King County Election Atlas

A comprehensive database of electoral data

Introduction

The Election Atlas of King County is a comprehensive database of current and historical election results in King County, Washington. It organizes 15 years and 20 million rows of detailed results data, along with an apparatus of spatial data for analyzing, querying, and visualizing those results. The purpose of the project is to have cleaned and normalized historical data available for analysis that is timely and responsive to new questions in its domain and capable of illuminating old questions that simpler models aren’t able to address. The Atlas relies on PostGIS, QGIS, and R.

Election results data format

Figure 1: Raw csv for single election

The machine that counts ballots for the King County Department of Elections regards each observation of a vote for a candidate or a contest left blank on a given ballot as a distinct event. The reports generated and made public tabulates those observations by the precincts–county defined voting areas–from which ballots have been cast. Ballots themselves are anonymous, but they are marked, grouped, and counted by precinct. Each row of the county data file represents the number of times an indicated phenomenon was observed on ballots from an indicated precinct.

Figure 1 contains the first few lines of one election results file, and shows the number of votes counted for each of the candidates listed under “CounterType” for the Attorney General’s race in the precinct of ADAIR. This database combines dozens of elections’ results files into a single results table, and a series of other tables for accessing it and filtering it. Since 2015, precinct-level results have been released both for the counts announced on election night, typically about half the vote, and for the final official result. This contains both counts for elections where it is available.

Hexagons

Hexagons can be used to both translate between precinct layers that are analagous but whose polygons have changed, as well as restrict symbology to areas on the map where the phenomenon is actually occuring–in this case on residential parcels.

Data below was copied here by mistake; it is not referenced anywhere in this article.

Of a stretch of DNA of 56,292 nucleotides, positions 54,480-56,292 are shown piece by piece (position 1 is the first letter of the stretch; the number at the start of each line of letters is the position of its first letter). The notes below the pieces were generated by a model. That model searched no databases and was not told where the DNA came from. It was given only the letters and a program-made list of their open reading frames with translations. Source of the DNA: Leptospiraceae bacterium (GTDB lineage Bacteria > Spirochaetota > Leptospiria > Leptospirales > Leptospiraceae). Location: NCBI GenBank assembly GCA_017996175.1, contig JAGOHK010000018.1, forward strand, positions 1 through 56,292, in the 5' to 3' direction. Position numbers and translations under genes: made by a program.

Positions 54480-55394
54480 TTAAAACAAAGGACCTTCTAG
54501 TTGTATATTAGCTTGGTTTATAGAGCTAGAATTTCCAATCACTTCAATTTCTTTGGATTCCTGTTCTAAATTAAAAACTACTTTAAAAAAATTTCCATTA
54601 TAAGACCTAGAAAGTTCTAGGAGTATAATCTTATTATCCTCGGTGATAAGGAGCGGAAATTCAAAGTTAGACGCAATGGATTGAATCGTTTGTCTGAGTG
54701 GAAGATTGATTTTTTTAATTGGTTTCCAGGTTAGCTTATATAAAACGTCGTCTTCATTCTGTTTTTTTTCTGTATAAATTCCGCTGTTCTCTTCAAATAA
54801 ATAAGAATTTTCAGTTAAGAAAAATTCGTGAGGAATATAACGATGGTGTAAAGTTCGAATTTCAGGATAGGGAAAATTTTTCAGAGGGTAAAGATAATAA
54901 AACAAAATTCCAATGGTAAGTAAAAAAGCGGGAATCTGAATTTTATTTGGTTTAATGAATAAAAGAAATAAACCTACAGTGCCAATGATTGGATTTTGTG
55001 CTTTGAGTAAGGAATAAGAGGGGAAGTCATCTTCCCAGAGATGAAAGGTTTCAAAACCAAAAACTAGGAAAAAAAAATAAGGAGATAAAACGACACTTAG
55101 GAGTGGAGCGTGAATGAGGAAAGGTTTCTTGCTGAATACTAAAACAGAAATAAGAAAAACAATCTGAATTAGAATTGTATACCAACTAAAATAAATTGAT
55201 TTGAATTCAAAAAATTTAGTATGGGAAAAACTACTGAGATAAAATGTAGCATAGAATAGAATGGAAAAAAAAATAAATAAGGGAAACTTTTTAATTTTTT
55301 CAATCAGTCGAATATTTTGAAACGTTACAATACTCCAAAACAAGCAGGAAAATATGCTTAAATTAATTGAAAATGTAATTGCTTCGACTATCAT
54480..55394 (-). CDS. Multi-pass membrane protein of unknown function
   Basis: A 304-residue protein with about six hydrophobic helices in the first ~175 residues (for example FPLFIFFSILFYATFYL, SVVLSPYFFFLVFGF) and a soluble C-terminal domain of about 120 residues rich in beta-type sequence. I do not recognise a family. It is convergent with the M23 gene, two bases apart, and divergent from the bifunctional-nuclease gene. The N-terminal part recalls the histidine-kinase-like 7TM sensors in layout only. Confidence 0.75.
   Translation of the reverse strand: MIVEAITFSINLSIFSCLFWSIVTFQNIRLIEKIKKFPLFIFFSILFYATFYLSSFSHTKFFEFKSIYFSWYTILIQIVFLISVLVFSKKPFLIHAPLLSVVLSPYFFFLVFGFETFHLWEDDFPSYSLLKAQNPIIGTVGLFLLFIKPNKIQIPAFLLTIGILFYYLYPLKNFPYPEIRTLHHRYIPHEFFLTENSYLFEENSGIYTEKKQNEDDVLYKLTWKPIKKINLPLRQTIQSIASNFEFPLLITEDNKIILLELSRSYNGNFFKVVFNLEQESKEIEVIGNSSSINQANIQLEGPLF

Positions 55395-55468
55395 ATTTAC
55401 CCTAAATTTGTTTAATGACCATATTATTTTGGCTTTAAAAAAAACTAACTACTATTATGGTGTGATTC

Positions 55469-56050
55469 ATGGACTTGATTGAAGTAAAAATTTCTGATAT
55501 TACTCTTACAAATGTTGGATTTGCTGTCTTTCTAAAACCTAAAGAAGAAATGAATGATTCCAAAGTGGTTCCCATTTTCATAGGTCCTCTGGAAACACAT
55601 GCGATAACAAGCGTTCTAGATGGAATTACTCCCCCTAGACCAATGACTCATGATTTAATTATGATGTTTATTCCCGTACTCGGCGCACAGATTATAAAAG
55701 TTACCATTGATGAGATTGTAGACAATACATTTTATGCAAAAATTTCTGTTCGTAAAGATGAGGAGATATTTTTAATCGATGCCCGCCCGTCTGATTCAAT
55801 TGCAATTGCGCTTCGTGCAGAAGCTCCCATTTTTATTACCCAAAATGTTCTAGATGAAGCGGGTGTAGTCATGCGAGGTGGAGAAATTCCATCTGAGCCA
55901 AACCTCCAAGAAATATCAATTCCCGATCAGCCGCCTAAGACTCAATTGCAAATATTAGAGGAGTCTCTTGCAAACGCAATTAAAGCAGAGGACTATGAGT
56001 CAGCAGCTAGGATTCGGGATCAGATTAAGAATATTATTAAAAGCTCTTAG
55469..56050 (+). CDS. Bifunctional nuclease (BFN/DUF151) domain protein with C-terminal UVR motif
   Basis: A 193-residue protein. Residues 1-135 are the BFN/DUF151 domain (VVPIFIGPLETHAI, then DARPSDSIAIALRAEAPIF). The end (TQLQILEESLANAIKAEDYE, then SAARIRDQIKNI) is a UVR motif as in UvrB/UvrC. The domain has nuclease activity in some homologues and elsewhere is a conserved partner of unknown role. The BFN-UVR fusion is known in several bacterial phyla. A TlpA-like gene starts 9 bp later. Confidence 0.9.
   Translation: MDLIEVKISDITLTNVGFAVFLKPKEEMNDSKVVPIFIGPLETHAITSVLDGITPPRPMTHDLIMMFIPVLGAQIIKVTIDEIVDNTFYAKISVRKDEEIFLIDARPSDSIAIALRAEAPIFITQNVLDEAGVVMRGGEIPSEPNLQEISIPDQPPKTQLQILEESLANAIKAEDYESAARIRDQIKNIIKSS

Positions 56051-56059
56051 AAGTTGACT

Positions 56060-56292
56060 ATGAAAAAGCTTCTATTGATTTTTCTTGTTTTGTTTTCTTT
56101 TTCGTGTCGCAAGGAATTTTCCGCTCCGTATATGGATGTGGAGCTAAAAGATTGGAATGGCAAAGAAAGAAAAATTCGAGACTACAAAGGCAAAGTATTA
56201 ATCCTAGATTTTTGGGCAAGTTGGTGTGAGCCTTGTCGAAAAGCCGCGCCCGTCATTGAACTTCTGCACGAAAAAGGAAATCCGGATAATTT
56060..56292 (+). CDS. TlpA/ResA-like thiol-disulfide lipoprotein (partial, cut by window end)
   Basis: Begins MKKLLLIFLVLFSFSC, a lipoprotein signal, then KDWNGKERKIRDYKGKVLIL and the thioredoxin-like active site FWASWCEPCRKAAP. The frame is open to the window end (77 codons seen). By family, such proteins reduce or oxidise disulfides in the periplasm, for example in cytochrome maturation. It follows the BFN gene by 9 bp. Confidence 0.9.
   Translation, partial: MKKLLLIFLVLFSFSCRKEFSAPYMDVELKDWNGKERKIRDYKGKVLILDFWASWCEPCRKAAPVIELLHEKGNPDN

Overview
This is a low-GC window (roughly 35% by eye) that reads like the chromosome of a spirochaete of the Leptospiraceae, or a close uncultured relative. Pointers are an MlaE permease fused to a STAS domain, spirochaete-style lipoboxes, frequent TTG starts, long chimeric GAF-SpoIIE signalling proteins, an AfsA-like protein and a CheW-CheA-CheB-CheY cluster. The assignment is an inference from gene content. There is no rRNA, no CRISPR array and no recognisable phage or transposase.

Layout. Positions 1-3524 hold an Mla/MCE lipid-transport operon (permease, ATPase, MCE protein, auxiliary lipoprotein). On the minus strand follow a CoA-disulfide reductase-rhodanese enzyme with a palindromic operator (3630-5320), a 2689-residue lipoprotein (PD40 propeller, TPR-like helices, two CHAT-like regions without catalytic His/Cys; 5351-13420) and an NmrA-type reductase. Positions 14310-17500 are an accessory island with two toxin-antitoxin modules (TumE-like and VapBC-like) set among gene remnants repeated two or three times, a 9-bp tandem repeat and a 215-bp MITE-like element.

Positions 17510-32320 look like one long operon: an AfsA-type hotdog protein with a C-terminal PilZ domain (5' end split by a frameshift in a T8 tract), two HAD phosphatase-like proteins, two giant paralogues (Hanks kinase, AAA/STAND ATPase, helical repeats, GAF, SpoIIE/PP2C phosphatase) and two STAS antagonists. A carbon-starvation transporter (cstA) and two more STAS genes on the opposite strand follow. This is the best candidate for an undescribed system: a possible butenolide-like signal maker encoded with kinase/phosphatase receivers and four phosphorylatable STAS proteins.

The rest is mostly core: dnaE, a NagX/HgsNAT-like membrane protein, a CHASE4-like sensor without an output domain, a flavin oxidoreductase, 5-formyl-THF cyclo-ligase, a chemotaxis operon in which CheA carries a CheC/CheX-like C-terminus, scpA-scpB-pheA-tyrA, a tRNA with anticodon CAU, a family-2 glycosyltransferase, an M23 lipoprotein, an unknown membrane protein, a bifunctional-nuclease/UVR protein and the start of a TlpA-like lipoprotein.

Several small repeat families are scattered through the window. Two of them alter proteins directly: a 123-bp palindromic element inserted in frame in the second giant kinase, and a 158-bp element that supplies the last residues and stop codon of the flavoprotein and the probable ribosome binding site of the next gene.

Precinct geography

Parcel geography: each precinct’s area is represented as the area of the parcels it overlaps.

Grid of hexagons samples parcel layer and data is allocated to each hex based on the shares of parcel-precinct areas it contains.

Hexagons displaying sampled data

A few key tables
  • results Each row represents an individual counting event, which includes a vote for a candidate or ballot measure, leaving a contest blank, or voting for too many candidates. Ballots are anonymous, but do indicate the precinct from which they are being cast. This table indicates the number of votes for a candidate or measure in each precinct..
  • parcels Parcel boundaries are used to define the areas where people live and are casting their votes. Parcel data is also used to classify these sources of votes by characteristics including land use.
  • candidates Candidates (Derived from results)
  • bm Ballot measures: year, jursidiction (Derived from results)
  • bm_options Ballot measure options (“YES”,“NO”,“Approved”) (Derived from results)
  • contests Candidate contests with year, election, jurisdiction, office (Derived from results)